Edinburgh Bookshelf

Old and New Edinburgh Vol. III


28 OLD AND NEW EDINBURGH. Canongate. the days that were no more. ?* No funeral hearse,? says Lockhart, ?crept more leisurely than did his landau up the Canongate ; and not a queer, tottering gable but recalled to him some long-buried memory of splendour or bloodshed, which, by a few Most Noble Order of the Thistle, which he had now [relerected, could not meet in St. Andrews? church (z.e., the cathedral in Fife}, being demolished in the Rebellion; and so it was necessary for them to have this church, and the Provost of Edinburgh SMOLLETT?S HOUSE, ST. JOHN?S STREET. words, he set before the hearer in the reality of life.? The Canongate church, a most unpicturesquelooking edifice, of nameless style, with a species of Doric porch, was built in 1688. The Abbey chwh of Holyrood had hitherto been the parish church of the Canongate, but in July, 1687, King James VII. wrote to the Privy Council, that the church of the Abbey ?? was the chapel belonging to his palace of Holyrood, and that the knights of the was ordained to see the keys of it given to them. After a long silence,? says Fountainhall, ?the Archbishop of Glasgow told that it was a mansal and patrimonial church of the bishopric of Edinburgh, and though the see was vacant, yet it belonged not to the Provost to deliver the keys.? Yet the congregation were ordered to seek accommodation in Lady Yester?s church till other could be found for them, and the Canongate
Volume 3 Page 28
  Enlarge Enlarge     Pictures Pictures
church was accordingly built for them, at the expense, says h o t , of Az,400 sterling. A portion of this consisted of zo,ooo merks, left, in 1649, by Thomas Moodie, a citizen, called by some Sir Thomas Moodie of Sauchtonhall, to rebuild the church partially erected on the Castle -Hill, and demolished by the English during the siege of 1650. Two ministers were appointed to the Canongate church. The well-known Dr. Hugh Blair and the THE CANONGATE CHURCH. splendid scabbard. This life is full of contrasts ; so when the magistrates, in ermine and gold, took their seats behind this sword of state in the front gallery, on the right of the minister, and in the gallery, too, were to be seen congregated the humble paupers from the Canongate poorhouse, now divested of its inmates and turned into a hospital. Our dear old Canongate, too, had its , Baron Bailie and Resident Bailies before the late Principal Lee have been among the incumbents. It is of a cruciform plan, and has the summit of its ogee gable ornamented with the crest of the burgh-the stag?s head and cross of King David?s legendary adventure-and the arms of Thomas Moodie form a prominent ornament in front of i t ? In our young days,? says a recent writer in a local paper, ?the Incorporated Trades, eight in number, occupied pews in the body of the church, these having the names of the occupiers painted on them; and in mid-summer, when the Town Council visited it, as is still their wont, the tradesmen placed large bouquets of flowers on their pews, and as our sittings were near this display, we used to glance with admiration from the flowers up to the great sword standing erect in the front gallery in its Reform Bill in 1832 ruthlessly swept them away. Halberdiers, or Lochaber-axe-men, who turned out on all public occasions to grace the officials, were the civic body-guard, together with a body in plain clothes, whose office is on the ground flat under the debtors? jail.? But there still exists the convenery of the Canongate, including weavers, dyers, and cloth-dressers, &c., as incorporated by royal charter in 1630, under Charles I. In the burying-ground adjacent to the church, and which was surrounded by trees in 1765, lie the remainsof Dugald Stewart, the great philosopher, of Adam Smith, who wrote the ?Wealth of Nations ; ? Dr. Adam Fergusson, the historian of the Roman Republic; Dr. Burney, author of the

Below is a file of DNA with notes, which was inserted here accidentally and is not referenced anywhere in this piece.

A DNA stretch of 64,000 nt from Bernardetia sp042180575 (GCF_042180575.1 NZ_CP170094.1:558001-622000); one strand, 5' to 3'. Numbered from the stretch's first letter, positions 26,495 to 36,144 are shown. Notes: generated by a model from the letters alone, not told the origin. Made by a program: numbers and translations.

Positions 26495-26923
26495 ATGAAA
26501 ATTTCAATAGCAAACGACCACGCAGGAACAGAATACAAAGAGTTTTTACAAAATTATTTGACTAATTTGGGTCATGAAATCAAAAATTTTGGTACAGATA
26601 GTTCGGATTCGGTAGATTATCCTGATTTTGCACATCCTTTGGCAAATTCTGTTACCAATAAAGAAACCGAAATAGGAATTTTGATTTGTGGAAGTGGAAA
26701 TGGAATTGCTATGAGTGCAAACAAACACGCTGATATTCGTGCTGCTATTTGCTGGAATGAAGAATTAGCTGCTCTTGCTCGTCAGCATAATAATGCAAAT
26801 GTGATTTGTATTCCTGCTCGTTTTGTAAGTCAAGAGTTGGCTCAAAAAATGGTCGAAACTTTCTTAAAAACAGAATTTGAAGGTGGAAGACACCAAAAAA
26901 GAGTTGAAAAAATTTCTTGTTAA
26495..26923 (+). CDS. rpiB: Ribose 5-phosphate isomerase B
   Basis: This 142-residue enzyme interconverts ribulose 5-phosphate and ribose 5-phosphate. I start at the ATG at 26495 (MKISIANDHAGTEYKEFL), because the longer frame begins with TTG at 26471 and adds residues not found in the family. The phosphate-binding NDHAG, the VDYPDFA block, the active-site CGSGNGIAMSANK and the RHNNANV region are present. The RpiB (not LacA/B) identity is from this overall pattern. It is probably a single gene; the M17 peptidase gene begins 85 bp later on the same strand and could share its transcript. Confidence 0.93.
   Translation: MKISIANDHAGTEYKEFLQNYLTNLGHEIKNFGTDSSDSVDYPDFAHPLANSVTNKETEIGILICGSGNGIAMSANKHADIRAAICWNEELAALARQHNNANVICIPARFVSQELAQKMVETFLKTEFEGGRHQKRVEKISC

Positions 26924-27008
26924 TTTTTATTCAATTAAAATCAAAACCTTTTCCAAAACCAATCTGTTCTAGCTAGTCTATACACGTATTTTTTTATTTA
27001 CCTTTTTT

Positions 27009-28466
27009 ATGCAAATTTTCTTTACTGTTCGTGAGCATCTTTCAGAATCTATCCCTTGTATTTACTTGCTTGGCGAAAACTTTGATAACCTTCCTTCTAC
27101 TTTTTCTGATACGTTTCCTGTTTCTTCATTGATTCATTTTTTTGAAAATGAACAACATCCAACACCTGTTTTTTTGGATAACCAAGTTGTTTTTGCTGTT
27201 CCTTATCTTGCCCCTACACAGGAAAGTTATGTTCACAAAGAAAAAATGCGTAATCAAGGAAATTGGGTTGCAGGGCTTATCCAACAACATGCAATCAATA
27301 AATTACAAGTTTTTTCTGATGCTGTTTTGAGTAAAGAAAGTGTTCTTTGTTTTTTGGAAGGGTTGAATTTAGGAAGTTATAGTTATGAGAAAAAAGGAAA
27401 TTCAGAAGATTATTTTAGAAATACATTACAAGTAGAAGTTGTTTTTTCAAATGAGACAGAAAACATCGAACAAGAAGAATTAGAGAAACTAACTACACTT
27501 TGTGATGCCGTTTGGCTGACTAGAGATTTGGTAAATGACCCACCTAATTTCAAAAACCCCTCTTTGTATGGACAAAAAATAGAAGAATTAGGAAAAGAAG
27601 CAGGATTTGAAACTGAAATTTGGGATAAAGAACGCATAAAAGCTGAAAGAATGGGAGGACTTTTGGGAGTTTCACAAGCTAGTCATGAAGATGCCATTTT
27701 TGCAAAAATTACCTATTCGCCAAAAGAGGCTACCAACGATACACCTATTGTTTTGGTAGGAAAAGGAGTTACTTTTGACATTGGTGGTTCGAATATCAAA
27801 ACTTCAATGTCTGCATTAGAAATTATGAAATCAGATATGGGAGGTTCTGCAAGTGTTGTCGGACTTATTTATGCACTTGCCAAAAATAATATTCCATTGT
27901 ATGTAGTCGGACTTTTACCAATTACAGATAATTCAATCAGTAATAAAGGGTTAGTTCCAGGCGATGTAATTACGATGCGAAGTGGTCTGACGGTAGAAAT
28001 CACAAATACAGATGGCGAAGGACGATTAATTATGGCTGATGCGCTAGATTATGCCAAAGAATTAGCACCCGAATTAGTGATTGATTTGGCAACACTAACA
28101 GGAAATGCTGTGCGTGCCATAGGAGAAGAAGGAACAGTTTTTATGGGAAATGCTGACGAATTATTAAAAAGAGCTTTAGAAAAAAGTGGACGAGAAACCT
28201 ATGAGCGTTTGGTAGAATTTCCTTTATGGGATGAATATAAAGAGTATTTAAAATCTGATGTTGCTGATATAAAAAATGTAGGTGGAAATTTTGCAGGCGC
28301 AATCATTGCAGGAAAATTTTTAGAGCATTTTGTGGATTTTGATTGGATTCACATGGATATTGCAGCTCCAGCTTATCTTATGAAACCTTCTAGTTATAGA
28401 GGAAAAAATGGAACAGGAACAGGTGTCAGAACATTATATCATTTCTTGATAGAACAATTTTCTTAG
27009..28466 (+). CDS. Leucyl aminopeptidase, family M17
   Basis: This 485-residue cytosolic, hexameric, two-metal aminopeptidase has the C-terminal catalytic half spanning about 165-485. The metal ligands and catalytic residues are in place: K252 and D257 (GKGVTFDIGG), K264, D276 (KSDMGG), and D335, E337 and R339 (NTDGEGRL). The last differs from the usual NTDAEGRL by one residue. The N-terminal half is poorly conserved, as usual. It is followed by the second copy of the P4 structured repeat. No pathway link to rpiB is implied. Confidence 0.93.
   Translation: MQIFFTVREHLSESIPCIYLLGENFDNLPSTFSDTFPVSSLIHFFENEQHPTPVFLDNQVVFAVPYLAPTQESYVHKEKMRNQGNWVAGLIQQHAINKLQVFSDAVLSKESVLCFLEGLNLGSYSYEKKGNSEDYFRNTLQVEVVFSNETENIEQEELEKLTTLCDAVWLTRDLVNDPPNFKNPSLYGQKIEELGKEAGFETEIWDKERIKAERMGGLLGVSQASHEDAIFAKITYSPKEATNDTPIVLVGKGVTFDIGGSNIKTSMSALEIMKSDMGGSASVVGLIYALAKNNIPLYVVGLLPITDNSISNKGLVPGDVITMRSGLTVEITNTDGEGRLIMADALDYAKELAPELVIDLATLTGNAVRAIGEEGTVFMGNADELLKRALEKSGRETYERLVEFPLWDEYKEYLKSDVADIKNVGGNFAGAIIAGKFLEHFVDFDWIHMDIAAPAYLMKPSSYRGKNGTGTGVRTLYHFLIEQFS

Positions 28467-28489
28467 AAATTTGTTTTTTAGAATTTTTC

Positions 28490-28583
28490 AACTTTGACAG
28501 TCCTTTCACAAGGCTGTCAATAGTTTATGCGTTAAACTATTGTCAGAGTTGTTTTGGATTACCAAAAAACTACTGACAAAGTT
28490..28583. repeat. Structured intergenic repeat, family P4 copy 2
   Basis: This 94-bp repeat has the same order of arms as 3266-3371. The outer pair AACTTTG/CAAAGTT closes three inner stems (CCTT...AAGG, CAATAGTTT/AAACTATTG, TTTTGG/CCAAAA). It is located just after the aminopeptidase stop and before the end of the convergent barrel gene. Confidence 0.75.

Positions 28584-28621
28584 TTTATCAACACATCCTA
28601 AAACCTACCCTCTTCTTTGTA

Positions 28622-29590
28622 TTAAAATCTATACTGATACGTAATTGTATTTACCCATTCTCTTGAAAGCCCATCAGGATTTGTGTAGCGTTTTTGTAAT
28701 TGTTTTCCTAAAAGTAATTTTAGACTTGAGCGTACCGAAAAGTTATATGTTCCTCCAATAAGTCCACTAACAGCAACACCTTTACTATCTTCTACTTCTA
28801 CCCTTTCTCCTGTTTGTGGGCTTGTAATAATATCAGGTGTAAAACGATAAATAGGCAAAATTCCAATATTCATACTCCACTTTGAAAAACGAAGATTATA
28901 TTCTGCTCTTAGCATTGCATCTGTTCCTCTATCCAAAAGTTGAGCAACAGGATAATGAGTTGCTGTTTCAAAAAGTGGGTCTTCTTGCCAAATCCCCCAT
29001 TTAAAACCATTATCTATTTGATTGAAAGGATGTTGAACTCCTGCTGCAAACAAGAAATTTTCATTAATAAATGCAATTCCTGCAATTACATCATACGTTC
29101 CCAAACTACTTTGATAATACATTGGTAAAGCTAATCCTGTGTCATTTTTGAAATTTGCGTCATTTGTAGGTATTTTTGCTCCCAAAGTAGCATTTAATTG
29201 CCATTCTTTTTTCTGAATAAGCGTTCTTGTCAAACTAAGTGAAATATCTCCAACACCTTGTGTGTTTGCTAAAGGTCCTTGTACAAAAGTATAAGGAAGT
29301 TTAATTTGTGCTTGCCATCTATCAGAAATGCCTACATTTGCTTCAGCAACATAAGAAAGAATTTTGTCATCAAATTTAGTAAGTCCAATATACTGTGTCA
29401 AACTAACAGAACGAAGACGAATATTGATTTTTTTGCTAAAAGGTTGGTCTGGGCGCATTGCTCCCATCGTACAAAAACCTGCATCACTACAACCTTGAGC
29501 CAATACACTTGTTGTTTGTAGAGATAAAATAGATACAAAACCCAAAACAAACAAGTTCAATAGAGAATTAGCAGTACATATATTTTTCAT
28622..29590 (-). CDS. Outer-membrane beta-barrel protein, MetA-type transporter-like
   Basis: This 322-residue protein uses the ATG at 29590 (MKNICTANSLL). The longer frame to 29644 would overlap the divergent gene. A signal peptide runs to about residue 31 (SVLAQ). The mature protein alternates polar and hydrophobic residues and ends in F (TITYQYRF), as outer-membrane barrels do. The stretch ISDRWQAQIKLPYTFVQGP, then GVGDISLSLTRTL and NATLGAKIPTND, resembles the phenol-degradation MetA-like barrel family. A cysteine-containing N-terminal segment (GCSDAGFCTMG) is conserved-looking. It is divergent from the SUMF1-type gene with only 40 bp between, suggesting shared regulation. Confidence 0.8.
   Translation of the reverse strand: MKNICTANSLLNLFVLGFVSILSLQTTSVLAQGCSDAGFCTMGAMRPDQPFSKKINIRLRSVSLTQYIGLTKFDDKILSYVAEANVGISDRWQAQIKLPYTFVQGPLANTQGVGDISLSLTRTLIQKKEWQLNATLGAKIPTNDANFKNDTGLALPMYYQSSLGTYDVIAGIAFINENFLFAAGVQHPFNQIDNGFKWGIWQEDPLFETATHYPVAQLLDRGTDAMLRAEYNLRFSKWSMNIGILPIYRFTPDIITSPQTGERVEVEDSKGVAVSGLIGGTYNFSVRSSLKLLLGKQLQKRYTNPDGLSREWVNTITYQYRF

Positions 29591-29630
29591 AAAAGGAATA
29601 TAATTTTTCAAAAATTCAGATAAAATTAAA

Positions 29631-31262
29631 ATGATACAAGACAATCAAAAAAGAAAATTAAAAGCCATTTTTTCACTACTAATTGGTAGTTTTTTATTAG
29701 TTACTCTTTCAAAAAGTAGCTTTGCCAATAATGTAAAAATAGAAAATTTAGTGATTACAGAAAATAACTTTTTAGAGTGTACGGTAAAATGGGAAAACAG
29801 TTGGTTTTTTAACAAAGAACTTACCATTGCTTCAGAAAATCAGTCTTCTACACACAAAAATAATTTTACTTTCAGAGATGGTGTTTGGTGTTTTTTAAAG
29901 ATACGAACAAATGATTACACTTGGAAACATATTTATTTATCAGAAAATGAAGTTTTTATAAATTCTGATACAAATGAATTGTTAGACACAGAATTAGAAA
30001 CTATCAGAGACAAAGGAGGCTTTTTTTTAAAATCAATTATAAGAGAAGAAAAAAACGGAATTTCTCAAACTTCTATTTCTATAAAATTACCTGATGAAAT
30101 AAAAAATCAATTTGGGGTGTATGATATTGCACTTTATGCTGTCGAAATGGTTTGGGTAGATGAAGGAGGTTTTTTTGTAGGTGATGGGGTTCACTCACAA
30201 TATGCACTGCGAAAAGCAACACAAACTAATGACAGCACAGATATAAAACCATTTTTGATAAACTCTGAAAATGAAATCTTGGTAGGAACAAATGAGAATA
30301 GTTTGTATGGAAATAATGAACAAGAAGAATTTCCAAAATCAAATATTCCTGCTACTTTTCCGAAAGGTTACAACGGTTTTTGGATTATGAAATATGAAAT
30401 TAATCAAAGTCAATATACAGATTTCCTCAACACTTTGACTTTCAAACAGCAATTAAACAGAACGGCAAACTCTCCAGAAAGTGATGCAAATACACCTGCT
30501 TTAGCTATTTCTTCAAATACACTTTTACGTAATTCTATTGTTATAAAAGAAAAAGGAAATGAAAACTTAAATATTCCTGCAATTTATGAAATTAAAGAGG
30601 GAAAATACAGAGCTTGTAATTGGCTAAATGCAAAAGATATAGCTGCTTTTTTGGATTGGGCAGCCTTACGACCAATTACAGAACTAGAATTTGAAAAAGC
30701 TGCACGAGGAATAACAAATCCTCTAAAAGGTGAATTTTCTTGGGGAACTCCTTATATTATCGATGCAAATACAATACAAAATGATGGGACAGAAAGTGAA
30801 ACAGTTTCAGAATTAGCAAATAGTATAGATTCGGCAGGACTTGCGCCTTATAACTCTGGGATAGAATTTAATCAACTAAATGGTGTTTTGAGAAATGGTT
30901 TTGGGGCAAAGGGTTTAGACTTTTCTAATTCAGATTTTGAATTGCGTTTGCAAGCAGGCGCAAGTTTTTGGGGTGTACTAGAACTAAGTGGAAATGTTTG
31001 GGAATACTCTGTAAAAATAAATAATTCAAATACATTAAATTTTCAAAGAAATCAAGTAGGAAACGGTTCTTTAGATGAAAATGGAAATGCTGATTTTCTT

Volume 3 Page 29
  Enlarge Enlarge     Pictures Pictures